While the Chicago Bulls aren’t necessarily going to miss the opportunity to return Scalabrine for another year, players like Smith, Brooks, Martin, Weems, and especially Wilson Chandler are going to be noticeable absentees in the free agency pool.
Which begs the question—will any of these guys find a way to weasel out of their deals, despite the fact that they have no out clauses in their contracts? Steve Kyler joked on Twitter Saturday that mysterious injuries may sideline all the NBA guys playing in China, and that prolonged injuries could encourage those Chinese teams to cut these players loose.
Despite the fact that it’s unethical, there is a possibility that such a thing actually works; the question is when will those guys be released, and how might they affect the NBA teams they eventually decide to sign with?
The midseason addition of a player as good as Chandler doesn’t happen often, but should some team with cap space find him available in, say, February, that could completely alter a team’s fortunes midseason. Again, this is another interesting wrinkle for those players who gambled by signing deals that didn’t allow for a return to the NBA. Maybe they lose an entire NBA season, or maybe they find a way to make it back to the league. Either way, it will be an interesting ongoing story all season long.
Miami Could Be Biggest Beneficiaries Of New Deal
If there’s anything we learned last year, it’s that people really, really hate the Miami HEAT. There’s a reason the 2011 NBA Finals was the most-watched Finals ever, and that reason has everything to do with people hoping to see Miami’s big three fall flat on their faces.
So, that being the case, we can all share a collective groan at Brian Windhorst’s claim that the new CBA could perhaps benefit Miami more than many other teams.
For starters, there is little question that the team will use their amnesty provision on Mike Miller, cutting loose one of the few non-big-three HEAT players not making the veteran’s minimum or a rookie salary.
With his contract freed, they can turn around and try all over again by using the full $5 million exception on a veteran free agent looking for an easy shot at a ring while also earning decent money. The name that comes to mind most readily is Grant Hill, who would fit in well there and certainly deserves a shot at a title.
Without amnesty, and without Miami’s ability to use the midlevel exception, they might be heading into this season with a lot of holes on the roster. As it stands, however, they have a pretty decent shot of fielding a reasonable team. Add that to their fire lit under their rears after that embarrassing loss in the Finals, and the road to another Finals might not be any more difficult than it was last season.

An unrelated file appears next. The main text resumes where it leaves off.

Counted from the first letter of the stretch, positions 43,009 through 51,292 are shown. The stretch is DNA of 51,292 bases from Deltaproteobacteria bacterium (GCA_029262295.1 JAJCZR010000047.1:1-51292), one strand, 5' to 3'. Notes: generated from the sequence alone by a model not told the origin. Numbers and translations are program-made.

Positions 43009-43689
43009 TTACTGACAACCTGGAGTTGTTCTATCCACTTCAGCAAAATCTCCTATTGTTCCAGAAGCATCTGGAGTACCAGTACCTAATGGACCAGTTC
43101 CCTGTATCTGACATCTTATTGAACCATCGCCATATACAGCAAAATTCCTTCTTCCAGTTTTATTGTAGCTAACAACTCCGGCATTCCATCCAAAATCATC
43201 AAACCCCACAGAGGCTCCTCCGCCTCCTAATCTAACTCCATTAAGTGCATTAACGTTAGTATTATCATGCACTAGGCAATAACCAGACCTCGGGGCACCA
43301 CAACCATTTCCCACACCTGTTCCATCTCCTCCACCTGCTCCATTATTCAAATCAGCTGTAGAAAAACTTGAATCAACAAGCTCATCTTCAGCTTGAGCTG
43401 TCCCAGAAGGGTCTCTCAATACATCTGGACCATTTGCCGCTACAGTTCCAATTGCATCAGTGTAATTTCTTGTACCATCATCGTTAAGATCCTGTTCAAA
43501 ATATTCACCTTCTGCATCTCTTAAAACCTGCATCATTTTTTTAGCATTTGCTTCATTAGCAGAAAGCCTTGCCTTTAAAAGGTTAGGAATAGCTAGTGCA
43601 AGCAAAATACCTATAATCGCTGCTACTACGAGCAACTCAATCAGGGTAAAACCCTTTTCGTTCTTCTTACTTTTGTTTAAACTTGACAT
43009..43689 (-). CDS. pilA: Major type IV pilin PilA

What Kind of Shape Will These Guys Be In?
It’s a question that’s been asked a lot over the course of the last 24 hours, and it’s a valid one. We know that some players have been training their tails off all summer, but other guys have undoubtedly taken the time off to relax, and in some cases perhaps too much.
Whether in shape or out of it, we do know that Joe Abunassar is going to hold a one-week boot camp at Impact Basketball in Las Vegas, Nevada next week, and that should help some veterans get themselves back into playing shape.
The program, which includes both intensive training sessions and 5-on-5 games, will be aimed at getting guys playing pro level ball with pro level trainers while they wait for the ratification of the new deal. Chauncey Billups and Kevin Garnett will almost certainly be there, while other Impact alumni like Tayshaun Prince, Baron Davis, and Corey Maggette may also show up, but regardless of speculation, we can expect a lot of NBA guys to make the trip.
Several New York Knicks players will also be getting together at IMG in Florida to do some pre-training-camp training. IMG is expected to have its fair share of NBA players show up, as well.
And on top of that, most guys have been doing pretty intensive offseason workouts with various trainers across the country. They’ll be ready to play almost as much as we’ll be ready to watch them. More than health, the concern will be new guys learning new systems, and there isn’t a trainer in the world who can prepare a guy for that.